Answering criticism of her compensation offer to those forced to flee the Caribbean island's volcano, Ms Short singled out political leaders, arguing: "Their answer to an emergency is to demand more and more from Britain. We have tried to give choices to individuals. Their approach is `give them all golden elephants'."
Ms Short added: "In the last couple of weeks the government of Montserrat have made such wild suggestions and created such hysteria that it has destabilised the people. Our package is generous and reasonable, and people have to stop screaming and bawling for more money to come along."
The minister made clear that more aid for Antigua, the destination of most islanders, was possible, but added: "We are in the face of a tragedy and the elected government starts screaming for more money. That is an exemplification of the effects of dependency because, at the end of the day, that is not accepting responsibility. It is screaming at the person you are dependent upon."
Ms Short's comments caused outrage on Montserrat. "This woman is out of line," said Donald Romeo, a local businessman who has organised street protests against the British and local governments. "She talks of pounds 41m in aid. Most of that has gone to renting luxury villas for British personnel, scientists and development aid people. None of that money has been seen by a single Monserratian.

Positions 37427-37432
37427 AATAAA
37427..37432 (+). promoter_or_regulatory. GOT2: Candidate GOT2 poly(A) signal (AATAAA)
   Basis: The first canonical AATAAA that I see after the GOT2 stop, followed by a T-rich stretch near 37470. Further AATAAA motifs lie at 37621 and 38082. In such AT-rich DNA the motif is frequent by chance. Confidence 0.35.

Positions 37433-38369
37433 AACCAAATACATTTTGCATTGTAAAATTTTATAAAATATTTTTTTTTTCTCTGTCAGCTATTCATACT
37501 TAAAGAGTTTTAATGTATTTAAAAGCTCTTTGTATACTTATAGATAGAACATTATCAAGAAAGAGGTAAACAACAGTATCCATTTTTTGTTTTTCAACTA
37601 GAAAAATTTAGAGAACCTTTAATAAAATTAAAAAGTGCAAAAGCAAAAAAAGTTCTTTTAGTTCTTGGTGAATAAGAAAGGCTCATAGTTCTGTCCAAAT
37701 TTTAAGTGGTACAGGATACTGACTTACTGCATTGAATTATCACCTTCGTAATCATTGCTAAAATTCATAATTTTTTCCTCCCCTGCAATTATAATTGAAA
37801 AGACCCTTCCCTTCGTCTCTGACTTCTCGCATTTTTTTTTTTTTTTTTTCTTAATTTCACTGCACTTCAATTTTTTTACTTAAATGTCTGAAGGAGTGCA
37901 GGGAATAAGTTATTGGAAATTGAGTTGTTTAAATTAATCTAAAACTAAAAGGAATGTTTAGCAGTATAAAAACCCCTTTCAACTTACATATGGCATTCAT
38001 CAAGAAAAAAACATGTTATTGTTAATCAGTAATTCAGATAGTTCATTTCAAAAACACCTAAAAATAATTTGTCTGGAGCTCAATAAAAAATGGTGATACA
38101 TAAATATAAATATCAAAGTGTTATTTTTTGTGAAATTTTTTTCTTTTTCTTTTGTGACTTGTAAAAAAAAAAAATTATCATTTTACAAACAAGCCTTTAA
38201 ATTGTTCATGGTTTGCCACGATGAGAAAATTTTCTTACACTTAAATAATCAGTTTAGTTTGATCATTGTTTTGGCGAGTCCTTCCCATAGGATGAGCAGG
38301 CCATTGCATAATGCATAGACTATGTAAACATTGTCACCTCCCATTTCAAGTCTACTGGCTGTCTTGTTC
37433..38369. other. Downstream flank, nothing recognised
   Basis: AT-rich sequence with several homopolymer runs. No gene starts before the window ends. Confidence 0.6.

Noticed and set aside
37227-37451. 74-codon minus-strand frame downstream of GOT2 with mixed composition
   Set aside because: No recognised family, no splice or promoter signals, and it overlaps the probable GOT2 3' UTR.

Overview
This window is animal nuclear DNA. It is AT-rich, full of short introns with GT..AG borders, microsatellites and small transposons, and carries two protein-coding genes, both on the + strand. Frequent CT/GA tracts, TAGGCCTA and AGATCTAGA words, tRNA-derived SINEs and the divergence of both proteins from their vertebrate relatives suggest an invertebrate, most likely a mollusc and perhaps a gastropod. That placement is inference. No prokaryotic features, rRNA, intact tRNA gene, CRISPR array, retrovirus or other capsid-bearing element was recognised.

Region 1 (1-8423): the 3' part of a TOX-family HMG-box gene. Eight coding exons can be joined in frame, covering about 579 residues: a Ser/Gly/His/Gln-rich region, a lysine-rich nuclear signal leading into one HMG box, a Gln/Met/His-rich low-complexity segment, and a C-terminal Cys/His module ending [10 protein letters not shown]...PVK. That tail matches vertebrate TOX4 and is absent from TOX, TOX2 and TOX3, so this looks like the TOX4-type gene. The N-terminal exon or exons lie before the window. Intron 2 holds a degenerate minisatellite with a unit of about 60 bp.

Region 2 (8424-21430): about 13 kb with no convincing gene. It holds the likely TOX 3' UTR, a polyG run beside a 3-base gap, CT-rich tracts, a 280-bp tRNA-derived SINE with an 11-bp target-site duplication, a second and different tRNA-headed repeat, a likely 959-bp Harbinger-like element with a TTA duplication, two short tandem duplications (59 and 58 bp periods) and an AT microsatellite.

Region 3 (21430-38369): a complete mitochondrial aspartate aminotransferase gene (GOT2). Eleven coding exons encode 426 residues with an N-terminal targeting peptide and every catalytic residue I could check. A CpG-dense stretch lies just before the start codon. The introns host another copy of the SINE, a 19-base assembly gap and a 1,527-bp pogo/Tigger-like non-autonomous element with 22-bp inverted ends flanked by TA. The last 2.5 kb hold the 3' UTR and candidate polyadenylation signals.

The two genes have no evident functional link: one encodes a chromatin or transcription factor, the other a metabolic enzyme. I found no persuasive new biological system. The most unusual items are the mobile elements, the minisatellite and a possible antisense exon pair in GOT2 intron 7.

"They call us a dependent territory. But we obviously cannot depend on them."
Ms Short and her fellow ministers were also attacked at home as incompetent for ignoring advice made two months ago by senior backbenchers to declare a state of emergency on Montserrat. Bernie Grant, MP for Tottenham, said he and his black Commons colleague, Diane Abbott, met ministers in June to warn that the island's government could not deal with the disaster and that urgent action under direct rule from Whitehall was required.
"We have been fiddling while Montserrat burns. It's ridiculous," he said. "We've been hiding behind the skirts of local officials. The British Government is responsible for the security of Montserrat."
On Thursday the island's Chief Minister, Bertrand Osborne, resigned after Britain offered much lower compensation than he had been seeking. His successor, David Brandt, a lawyer and legislative councillor, yesterday attacked Britain for not offering enough to people who were leaving. "You're talking about people who have lost everything they had," he said after being sworn in by the Governor, Frank Savage. "People are leaving here not because of the volcano but because of the distress they are suffering."
Mr Brandt accused Britain of freezing plans to develop the "safe" northern end of the island, and said Cuba had offered to provide pre-fabricated homes for refugees at cost price and without charging for transport.
Instead of assuming direct rule and convening a meeting of Caribbean governments to hammer out an emergency plan, claimed Mr Grant, Whitehall had vacillated. "This government has got to take some serious blame about what has happened. Every time the volcano erupts, the policy changes."
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